Hurricane Earl formed from a tropical wave south of Jamaica on August 2. The precursor to Earl brought torrential rainfall and flooding to the Lesser Antilles. Upon classification, the storm moved westward through the Caribbean Sea, brushing the north coast of Honduras. Earl strengthened into an 80 mph hurricane before making landfall on Belize on August 4. It weakened while moving across the Yucatan Peninsula, but re-intensified in the Bay of Campeche and followed the coastline. On August 6, Earl dissipated after moving ashore Vera Cruz.

Prior to classification as a Tropical Cyclone, 13 people died in storm-related incidents across the Dominican Republic. Earl struck Belize as a Category 1 Hurricane, causing extensive damage; losses to agriculture exceeded US$100 million. Heavy rain in Mexico triggered many landslides, several of which proved fatal in the states of Puebla, Hidalgo, and Vera Cruz; at least 54 people died in the country. Lesser effects were felt in neighboring countries in Central America.

Tropical Cyclone Report For Hurricane Earl


Tropical Storm Fiona was a tropical storm that formed in the far eastern Atlantic and moved west- northwestward without strengthening much. The storm reached the subtropical Atlantic and weakened primarily due to strong shear, dissipating nearly midway between Puerto Rico and Bermuda.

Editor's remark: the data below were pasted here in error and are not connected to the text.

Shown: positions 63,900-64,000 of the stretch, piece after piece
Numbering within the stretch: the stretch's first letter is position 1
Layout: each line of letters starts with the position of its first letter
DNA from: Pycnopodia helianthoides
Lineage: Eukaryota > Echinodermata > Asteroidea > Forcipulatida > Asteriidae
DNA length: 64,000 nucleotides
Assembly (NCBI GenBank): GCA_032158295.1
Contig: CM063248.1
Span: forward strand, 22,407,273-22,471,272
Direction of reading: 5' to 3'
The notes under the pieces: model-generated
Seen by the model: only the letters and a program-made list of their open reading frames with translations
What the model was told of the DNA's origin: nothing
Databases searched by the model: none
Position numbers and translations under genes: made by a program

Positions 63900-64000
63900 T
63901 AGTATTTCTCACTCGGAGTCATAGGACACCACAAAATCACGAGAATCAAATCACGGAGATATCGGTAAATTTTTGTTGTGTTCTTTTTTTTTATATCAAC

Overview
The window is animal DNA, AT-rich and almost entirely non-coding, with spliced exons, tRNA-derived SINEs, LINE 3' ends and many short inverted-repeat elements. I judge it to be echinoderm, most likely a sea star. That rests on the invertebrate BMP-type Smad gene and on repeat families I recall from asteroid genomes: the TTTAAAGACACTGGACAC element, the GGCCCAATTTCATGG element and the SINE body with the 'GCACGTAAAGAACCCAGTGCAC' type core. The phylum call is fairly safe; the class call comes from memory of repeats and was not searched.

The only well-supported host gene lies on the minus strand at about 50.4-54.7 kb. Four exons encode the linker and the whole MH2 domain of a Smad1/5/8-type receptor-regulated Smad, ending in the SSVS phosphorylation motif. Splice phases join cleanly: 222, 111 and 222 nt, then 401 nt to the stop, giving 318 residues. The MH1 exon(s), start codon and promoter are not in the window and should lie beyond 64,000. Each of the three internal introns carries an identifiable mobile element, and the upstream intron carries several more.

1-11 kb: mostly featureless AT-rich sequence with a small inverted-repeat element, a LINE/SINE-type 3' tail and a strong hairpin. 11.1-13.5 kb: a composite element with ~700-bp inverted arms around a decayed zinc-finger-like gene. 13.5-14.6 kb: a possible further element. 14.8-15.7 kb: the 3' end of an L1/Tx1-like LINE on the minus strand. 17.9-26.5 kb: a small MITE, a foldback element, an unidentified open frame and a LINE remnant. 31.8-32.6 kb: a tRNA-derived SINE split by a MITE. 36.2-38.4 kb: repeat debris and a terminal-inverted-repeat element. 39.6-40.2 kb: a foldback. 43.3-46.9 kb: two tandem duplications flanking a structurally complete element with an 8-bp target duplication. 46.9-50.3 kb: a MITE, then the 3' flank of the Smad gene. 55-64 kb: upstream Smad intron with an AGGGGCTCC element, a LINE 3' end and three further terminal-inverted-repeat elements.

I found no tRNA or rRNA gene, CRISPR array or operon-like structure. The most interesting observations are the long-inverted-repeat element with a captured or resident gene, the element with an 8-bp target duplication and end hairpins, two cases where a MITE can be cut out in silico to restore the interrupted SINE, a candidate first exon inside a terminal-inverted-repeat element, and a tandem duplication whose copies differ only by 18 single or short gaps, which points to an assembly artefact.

There were no reports of damage or casualties associated with Fiona.

Tropical Cyclone Report For Tropical Storm Fiona


Major Hurricane Gaston: was a classic Cape Verde hurricane that attained category 3 intensity (on the Saffir-Simpson Hurricane Wind Scale) over the central Atlantic. Gaston brought tropical storm force winds to portions of the Azores when it passed near those islands as a post-tropical cyclone.

Even though it reached Major Hurricane Status, there were no reports of damage or casualties associated with Gaston as it remained over the open Atlantic during most of it's life.

Tropical Cyclone Report For Major Hurricane Gaston


Hurricane Hermine

Tropical Cyclone Report For Hurricane Hermine
Is Not Yet Available


Tropical Storm Ian was a sheared cyclone that spent its lifetime over the Atlantic Ocean.

there were no reports of damage or casualties associated with Ian.

Tropical Cyclone Report For Tropical Storm Ian


Tropical Storm Karl was a long-lived tropical storm that passed near Bermuda.

Karl produced only slight damage in Bermuda, and there were no reports of casualties associated with the storm. Approximately 800 customers briefly lost power due to a mainline fault believed to be caused by rainfall (that fell in an already wet September for the island), rather than by high winds.